It is based on nothing. It is a purely literary device and has nothing to do with science or historiography. This is pure poetry, or worse, national myth making territory.

Don’t get me wrong: I’m not denying (nor confirming) that the date of Creation could possibly be gathered from the Bible. The levels of narration (including the Bible Code) are really incredibly subtle, and cannot be negated by a rational mind who knows what he’s talking about.

The Creation story of the Scientism Religion (’15 billion years ago, there was nothing, and suddenly there was a Big Bang. Everything came into existence by chance, which is why we now have these perfectly engineered human bodies.’) is no less obscure, and there is not more evidence for their propositions than there is for Genesis’ account. ‘Science’, as is historiography, is dominated by politics, not by truth seeking. Those in control of the allocation of budget for this kind of research, allocate funds for their own agenda, not for God’s plan.

But using this 4000 years notion as the Law, and next trying to fit all events from before the written tradition into this timeline, even in the face of complete lack of any evidence for events having taken place in said years, this is obviously a no go.

Further complications
This ‘generation’ business has two more notable implications.

In the first place, the length of the wandering in the desert is said to have lasted 40 years. This is consistent with The Book Of Numbers’ narration, that the first generation of Israel’s men after leaving Egypt, simply refused to invade Canaan, as ordered by God and Moses, because of the seemingly insane odds.

So this puts a serious shadow of doubt over the 40 year claim. Did the writers of Exodus and Numbers decide they didn’t know the exact time span, but it had been one ‘generation’, ergo 40 years? If so, the time between Exodus and the Conquest of Canaan could well have been years shorter.

However, considering the extent of the description in the Torah, it is not so easy to just push this claim of 40 years aside, as with the rule of the Judges, who are clearly not as extensively described. It’s looking like we will have to live with a certain doubt.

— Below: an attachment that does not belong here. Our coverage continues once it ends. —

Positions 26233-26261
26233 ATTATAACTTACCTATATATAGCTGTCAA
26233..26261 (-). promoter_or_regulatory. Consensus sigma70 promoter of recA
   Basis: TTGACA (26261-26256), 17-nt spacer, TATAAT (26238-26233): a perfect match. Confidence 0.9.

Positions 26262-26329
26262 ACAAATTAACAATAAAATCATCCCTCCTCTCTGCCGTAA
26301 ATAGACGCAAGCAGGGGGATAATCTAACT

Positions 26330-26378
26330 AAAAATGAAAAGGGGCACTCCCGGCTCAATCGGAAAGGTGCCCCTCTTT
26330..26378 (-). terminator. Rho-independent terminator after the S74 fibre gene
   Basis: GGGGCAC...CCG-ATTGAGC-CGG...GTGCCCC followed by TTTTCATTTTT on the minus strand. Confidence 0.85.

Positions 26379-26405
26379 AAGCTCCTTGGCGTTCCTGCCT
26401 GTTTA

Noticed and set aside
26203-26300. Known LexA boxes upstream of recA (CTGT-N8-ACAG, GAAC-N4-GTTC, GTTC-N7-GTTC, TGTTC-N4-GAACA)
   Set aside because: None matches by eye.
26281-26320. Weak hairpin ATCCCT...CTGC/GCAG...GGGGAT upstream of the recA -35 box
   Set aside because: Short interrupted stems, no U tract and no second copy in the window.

But it does help to fix certain irregularities: we have seen, for instance, that if the only Egyptian mention of Israel (from 1208 BC) is about Exodus, the invasion of Canaan must have taken place in 1168 BC. But currently, I think 1177 BC is closer.

And if we’re not going to be too hung up on this 40 years claim concerning the wandering in the desert, than things fit even better than they already did.

Another problem is the claim of Moses’ age: he is said to have died at 120.

This is the maximum lifespan a man can reach, according to the Bible. Genesis 6:3: ““My Spirit shall not strive with man forever, because he also is flesh; nevertheless his days shall be one hundred and twenty years.”

120 is three ‘generations’ in biblical terms: 3 x 40 = 120.

Let’s just say it all seems a little convenient, and in line with how the writers of the Bible thought.

Therefore, we must conclude that there is uncertainty concerning Moses’ real age. His date of death can be plausibly estimated to have been around 1177 BC, on the eve of the Canaanite Conquest, but his date of birth is less clear.

The Political Situation In Canaan In The 15th Century BC
“It is not from their friends, but from their enemies, that Cities learned to build high walls……..” – Homer.

Now let us have a look at Canaan 1450 BC:
Canaan 1450 BC